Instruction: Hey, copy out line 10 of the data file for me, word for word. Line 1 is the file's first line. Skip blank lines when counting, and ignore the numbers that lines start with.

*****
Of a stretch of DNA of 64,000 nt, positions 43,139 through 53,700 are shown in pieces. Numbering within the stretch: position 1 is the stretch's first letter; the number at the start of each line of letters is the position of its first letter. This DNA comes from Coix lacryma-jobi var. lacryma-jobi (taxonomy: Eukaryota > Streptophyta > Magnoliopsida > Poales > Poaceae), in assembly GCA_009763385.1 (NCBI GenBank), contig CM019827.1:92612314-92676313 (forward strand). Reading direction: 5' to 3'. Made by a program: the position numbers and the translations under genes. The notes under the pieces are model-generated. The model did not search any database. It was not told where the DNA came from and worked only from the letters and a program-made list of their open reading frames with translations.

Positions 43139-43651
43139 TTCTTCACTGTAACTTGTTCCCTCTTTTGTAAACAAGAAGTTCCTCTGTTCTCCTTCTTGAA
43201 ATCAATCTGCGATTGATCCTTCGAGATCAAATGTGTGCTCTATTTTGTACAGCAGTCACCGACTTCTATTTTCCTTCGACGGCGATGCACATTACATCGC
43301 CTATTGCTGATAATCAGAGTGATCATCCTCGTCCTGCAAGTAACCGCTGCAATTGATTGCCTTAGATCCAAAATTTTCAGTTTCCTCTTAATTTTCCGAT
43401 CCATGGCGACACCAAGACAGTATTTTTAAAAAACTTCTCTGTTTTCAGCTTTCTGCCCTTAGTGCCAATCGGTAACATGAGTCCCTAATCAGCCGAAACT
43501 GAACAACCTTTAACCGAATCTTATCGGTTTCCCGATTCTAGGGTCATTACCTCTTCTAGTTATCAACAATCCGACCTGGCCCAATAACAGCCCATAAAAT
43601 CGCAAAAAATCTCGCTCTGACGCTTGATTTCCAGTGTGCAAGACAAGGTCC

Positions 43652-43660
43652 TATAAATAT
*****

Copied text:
43652 TATAAATAT